Brewery: Tired Hands Brewing
Style: Dark Saison
My Cost: Nothing
Actual Cost: $15 (I’m told)
Purchased@: Tired Hands
Released: April 2015
Drank: May 2015
Quick Take: One of the better, more complex beers I’ve had in quite some time. You need to have some adventure in you as the flavor profile could be considered challenging, but that’s nothing new for this brewery. While this is more a successful novelty than pinnacle of their efforts, Guillemot contains the spirit of the brewery in a 500ml bottle.
Brew Facts: Dark Saisons or Black Farmhouse ales are a relatively new take on the traditional, peppery French farmhouse style beer that adds roasted malts and dark fruit notes. There are relatively few to this point, but offerings from popular breweries like Ommegang and Goose Island, Three-Eyed Raven and Pepe Nero respectively, could eventually lead to an uptick in popularity.
This 500ml of oak barrel-aged Dark Saison is a beer that Tired Hands has brewed twice (the original was released in 2013). The initial batch of Guillemot Nebula split time in Jim Bean and red wine barrels, however I’ve been unable to determine the breakdown for batch 2.
Appearance: Strip the wax, pop the top, tip the bottle, and gravity takes over, pouring a beer that could hardly be bothered to fizz let alone froth up a head. That’s not to say the beer is as flat as Iowa, featuring a blanket level of tan/white bubbles that coat the glass on swirling. Guillemot has the appearance of condensed cola or a medium bodied coffee, or coffee with cola in it…you get the idea. It’s a different look than your traditional Saison, because it’s dark.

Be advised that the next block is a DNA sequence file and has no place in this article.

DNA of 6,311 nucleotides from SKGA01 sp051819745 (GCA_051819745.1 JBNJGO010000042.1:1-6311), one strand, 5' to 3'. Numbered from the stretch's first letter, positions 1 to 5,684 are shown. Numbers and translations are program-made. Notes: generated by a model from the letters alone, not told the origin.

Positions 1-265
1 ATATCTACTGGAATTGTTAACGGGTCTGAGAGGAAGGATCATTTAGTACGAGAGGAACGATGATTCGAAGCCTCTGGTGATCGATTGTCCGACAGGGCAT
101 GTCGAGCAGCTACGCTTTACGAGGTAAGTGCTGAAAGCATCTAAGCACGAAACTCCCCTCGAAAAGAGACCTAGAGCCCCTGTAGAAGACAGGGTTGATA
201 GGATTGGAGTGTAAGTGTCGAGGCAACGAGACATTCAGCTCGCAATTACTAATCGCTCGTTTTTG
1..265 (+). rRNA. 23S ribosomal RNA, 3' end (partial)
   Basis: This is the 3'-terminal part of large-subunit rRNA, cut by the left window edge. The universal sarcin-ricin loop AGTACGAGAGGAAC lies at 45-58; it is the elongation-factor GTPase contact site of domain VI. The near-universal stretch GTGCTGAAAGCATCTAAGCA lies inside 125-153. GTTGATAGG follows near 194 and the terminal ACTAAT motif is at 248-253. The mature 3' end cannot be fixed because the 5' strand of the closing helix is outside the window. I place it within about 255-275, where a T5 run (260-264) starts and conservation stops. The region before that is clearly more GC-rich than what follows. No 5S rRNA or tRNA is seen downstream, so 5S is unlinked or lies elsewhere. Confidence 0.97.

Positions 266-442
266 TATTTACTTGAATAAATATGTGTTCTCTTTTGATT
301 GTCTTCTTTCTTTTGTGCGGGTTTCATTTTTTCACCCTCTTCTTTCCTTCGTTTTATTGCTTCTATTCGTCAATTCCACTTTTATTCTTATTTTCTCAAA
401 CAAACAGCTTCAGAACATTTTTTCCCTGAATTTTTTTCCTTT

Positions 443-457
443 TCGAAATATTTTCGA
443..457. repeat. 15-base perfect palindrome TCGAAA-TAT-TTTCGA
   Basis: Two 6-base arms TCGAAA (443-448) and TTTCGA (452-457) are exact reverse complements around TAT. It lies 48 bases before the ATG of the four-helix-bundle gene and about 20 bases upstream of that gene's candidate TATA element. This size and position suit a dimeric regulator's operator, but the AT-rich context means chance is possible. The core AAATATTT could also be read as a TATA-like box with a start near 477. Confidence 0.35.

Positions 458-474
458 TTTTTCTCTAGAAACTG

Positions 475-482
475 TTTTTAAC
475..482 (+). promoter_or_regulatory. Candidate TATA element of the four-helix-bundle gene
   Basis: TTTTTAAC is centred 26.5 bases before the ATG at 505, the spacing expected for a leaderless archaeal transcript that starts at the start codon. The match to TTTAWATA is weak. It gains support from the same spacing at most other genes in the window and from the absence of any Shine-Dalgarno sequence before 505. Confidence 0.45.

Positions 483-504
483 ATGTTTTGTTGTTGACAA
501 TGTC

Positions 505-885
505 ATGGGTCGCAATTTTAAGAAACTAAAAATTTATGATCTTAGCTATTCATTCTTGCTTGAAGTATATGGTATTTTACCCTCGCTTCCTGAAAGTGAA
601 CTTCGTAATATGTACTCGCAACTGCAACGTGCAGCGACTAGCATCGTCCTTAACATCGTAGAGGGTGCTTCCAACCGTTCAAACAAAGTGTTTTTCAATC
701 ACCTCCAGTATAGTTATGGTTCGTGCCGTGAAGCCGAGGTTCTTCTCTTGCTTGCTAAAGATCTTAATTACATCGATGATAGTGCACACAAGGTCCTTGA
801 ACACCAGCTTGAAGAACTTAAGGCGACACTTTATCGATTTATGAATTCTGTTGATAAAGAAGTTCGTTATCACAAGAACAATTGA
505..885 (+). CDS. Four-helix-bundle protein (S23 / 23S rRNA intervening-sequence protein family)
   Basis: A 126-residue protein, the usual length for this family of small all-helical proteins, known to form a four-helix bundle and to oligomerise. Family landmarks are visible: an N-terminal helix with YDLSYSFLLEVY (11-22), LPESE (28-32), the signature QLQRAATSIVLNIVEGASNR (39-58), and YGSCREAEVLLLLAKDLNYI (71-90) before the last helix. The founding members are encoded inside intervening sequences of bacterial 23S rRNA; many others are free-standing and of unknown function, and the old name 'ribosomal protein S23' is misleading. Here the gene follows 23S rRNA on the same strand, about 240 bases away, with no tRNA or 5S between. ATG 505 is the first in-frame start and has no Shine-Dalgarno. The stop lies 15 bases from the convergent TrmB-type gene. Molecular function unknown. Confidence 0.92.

Aroma: An initial sniff is rather interesting, revealing plum, roast and a touch of malt sweetness. There is a maply coffee quality to it that I can’t place and hints of earthy soy sauce. Not a big emphasis on the farmhouse, so don’t expect much funk, but intriguing aroma all the same. Had I experienced this in a blind tasting, I probably would have classified this as some mix of Porter and Belgian Strong Dark based on smell/appearance.
Taste/Mouth Feel: A sip lets you know that those beguiling looks and smells do not tell the whole picture. Initial impression is a near syrupy, full mouth feel that is pleasant on the tongue with a lite, small-bubbled carbonation that is just right. The taste is thick with heavy dark malts and a tangy, vinous sour sweetness that borders on fruity plum/raspberry flavors. It finishes in a union of roast, salty sour and continuing dark fruits. As it warms, the metallic red wine, acidic and sour notes strengthen along with a slight medicinal quality. Although 8.5%, a coating heat warms the throat, but keeps away the boozies.
Final Thoughts: One of the better, more complex beers I’ve had in quite some time. Not something I’m likely to have again given the intermittent release schedule and popularity of Tired Hands, but I’d love to taste what a year would do to this unique concoction. You need to have some adventure in you as the flavor profile could be considered challenging, but that’s nothing new for this brewery. The other tasters had varying levels of appreciation, but one did find it unpleasant enough to wish he hadn’t sipped it, so keep that in mind.
Given Tired Hands bottle release schedule and the commitment one needs to get a bottle, the real question is how much effort is the right amount. For me, I wouldn’t have a problem showing up on the day of release right before the brewery opens and waiting as the line shuffles through, assuming you are in sane driving distance (an hour or so). There are probably better Tired Hands beers to trade for, but for that very reason Guillemot could be an easy target if you’re desperate to taste what you’re missing. While this is more a successful novelty than pinnacle of their efforts, Guillemot contains the spirit of the brewery in a 500ml bottle.
Recommendation: Worth the effort for the adventurous and Tired Hands fanatics.